Admittedly, the effectiveness of these pedagogical tools in our reading platform could be partly offset by some negative effects on reading comprehension attributed to digital reading versus reading in print. While research recognizes the widespread use of digital media in producing and delivering content and the advantages digital media offer in terms of speed, breadth and cost of delivery, it is generally acknowledged that people who read online and/or on-screen tend to employ fewer high-order strategies such as highlighting and note-taking and that they may struggle harder with abstract questions and inferential reasoning (Kaufman and Flanagan 2016; Schugar et al. 2011). This can be attributed to the fact that digital reading encourages multitasking as well as skimming, with less time spent on in-depth concentrated reading, resulting in shallower comprehension and lower critical reflection (Baron 2017). Similarly, the use of hyperlinks during reading may increase cognitive load and produce disorientation (Eveland and Dunwoody 2001). Some of these negative effects can be minimized by design features already present in our platform. These include having interactive questions aligned with the section of the text they refer to, having the possibility of de-activating note-taking or inferential questions during a reading session and presenting the information glossed in layers, starting with a Chinese translation of the term, so as to facilitate selective reading.

3 Computer-assisted language learning (CALL)-based glossing in reading pedagogy

Research on glossing and reading pedagogy has traditionally focused on two main areas. The one examined in this study is whether electronic glosses can facilitate the comprehension of complex texts when read autonomously. A related area of research focuses on the potential glossing offered for vocabulary acquisition (Boers 2022). In both cases, the nature and effectiveness of glossing and gloss use behavior can vary significantly depending on the format (i.e. paper vs. CALL-based glossing; text vs. multimedia glosses, highlighted vs. non-highlighted glosses); the location of glosses in the text (i.e. a popup window next to the term, a note in the margin, etc.); the types of glossing (i.e. L1 vs. L2 glosses, definitions vs. grammatical explanations) and the readers’ attitudes toward glossing, to name a few (De Ridder 2002; Marefat et al. 2016; Mohsen and Balakumar 2011; O’Donnell 2013; Taylor 2009). In any case, there is very little evidence in the literature that more intensive taught-word comprehension interventions are more effective in improving generalized comprehension than less labor-intensive approaches such as CALL-based glossing, which does not require direct teacher intervention (Wright and Cervetti 2017).

Reading aided by text glosses potentially enhances comprehension (Zou 2016), as it can help raise the L2 reader’s lexical threshold, facilitating the transfer of L1 skills to L2 reading and promoting greater access to authentic texts (Gettys et al. 2001). Immediate access to glossed L2 lexis can ease comprehension, as it saves the reader considerable time and effort during reading (Taylor 2009). This may help readers focus on higher-level strategies during reading, according to Ko (2005). In a study comparing the reading strategies used by L2 readers under gloss and no-gloss conditions, she found that although readers employed more reading strategies when reading non-glossed texts, these tended to be low-level strategies which did not result in better reading comprehension, whereas readers using glossed texts were better at higher-level strategies such as inferencing.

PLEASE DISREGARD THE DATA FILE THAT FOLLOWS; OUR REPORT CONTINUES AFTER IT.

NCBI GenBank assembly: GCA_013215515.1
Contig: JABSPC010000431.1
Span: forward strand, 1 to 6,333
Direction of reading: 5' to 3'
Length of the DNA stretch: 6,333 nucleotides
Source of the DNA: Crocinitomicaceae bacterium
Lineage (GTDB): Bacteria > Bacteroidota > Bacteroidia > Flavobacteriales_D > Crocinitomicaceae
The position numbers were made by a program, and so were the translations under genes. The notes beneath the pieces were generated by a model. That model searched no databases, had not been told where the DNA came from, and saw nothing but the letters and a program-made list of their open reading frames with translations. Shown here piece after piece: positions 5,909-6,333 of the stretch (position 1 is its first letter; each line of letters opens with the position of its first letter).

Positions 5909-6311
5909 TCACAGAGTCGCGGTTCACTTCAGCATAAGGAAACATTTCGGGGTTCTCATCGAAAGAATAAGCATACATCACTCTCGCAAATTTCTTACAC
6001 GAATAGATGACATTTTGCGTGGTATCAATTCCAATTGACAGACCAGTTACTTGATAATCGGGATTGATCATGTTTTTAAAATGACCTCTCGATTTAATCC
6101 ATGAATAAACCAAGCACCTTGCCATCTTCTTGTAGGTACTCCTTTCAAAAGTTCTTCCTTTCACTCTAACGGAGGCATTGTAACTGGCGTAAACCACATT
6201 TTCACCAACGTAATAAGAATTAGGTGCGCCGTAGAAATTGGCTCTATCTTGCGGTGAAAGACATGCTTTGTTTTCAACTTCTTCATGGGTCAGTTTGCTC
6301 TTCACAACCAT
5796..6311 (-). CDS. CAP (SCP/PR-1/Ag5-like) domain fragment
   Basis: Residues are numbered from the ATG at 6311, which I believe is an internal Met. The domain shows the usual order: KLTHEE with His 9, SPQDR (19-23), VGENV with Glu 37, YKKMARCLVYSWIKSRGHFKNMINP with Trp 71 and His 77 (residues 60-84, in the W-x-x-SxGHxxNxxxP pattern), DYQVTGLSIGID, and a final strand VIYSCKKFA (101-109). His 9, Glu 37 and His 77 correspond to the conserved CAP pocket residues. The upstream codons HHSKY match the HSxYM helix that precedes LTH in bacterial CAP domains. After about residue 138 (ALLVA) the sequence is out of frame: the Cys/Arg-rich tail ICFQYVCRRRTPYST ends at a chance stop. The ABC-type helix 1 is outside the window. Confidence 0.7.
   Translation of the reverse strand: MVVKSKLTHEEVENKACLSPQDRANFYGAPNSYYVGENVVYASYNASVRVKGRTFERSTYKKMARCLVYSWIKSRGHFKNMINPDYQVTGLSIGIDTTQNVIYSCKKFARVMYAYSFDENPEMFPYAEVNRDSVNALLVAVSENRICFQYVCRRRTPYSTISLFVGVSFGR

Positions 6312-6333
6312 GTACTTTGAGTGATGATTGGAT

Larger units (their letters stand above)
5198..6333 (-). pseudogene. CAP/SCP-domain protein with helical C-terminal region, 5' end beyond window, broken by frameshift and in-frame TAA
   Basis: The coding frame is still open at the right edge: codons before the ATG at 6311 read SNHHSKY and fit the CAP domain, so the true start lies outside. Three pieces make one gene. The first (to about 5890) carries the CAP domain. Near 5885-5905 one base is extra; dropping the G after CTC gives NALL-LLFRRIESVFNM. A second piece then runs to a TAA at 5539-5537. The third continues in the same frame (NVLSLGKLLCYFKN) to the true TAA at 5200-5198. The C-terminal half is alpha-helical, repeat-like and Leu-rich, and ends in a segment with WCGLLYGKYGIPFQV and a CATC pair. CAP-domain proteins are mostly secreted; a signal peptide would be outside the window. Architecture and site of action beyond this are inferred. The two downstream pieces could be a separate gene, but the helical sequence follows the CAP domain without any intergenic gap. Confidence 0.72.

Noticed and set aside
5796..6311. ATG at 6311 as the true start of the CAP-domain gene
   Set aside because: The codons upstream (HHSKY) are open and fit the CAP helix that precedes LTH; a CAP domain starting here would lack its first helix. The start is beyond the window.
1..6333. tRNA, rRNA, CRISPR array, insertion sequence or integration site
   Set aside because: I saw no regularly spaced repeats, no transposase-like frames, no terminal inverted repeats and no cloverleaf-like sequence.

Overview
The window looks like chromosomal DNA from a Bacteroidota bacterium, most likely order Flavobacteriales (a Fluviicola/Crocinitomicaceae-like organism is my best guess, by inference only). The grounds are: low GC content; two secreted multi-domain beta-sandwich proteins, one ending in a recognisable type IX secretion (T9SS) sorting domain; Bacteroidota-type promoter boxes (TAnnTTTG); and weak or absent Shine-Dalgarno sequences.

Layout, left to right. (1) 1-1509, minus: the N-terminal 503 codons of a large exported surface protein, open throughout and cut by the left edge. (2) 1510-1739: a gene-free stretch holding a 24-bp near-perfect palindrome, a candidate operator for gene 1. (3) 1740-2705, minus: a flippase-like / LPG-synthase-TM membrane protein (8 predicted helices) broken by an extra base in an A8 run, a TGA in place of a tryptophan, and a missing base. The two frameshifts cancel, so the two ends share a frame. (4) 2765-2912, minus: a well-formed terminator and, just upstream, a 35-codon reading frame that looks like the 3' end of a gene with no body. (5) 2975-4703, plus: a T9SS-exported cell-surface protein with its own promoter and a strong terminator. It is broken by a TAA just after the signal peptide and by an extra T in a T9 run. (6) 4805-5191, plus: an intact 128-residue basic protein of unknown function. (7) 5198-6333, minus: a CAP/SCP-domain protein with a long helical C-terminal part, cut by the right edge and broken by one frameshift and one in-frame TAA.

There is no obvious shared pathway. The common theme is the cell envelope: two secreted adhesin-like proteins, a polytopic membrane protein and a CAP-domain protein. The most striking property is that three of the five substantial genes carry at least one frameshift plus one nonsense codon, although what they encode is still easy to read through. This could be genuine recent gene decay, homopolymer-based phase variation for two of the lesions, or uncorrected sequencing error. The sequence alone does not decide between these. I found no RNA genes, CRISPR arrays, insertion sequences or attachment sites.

However, the frequent use of glosses could make the reading process more cumbersome, resulting in overall shallower processing and short-term vocabulary retention (Chan 2011). Such shallow processing can be attributed to the effects of high cognitive load on the reader’s working memory after consulting glosses frequently. Short-term vocabulary retention can be explained by the theory of cognitive depth, which predicts that the higher and more active mental effort exerted when reading without glosses may be conducive to better vocabulary retention (Hulstijn 1992).

It has also been argued that electronic glossing may facilitate reading comprehension better than traditional paper-based glossing. Taylor’s quantitative meta-analysis of 32 studies comparing the effects on reading comprehension of CALL-based versus paper-based glossing revealed significant differences in reading comprehension in support of this hypothesis (Taylor 2009). Other studies, however, have not shown significant differences between electronic and paper-based glosses in enhancing reading comprehension but have concluded that electronic glossing resulted in greater short-term gains in vocabulary and higher instructional efficiency in terms of the perceived cognitive load required during the reading task (Lee et al. 2016). Other glossing studies comparing tooltip electronic glossing with marginal electronic glossing have shown that the former approach results in lower levels of cognitive load due to lesser split-attention (Marefat et al. 2016).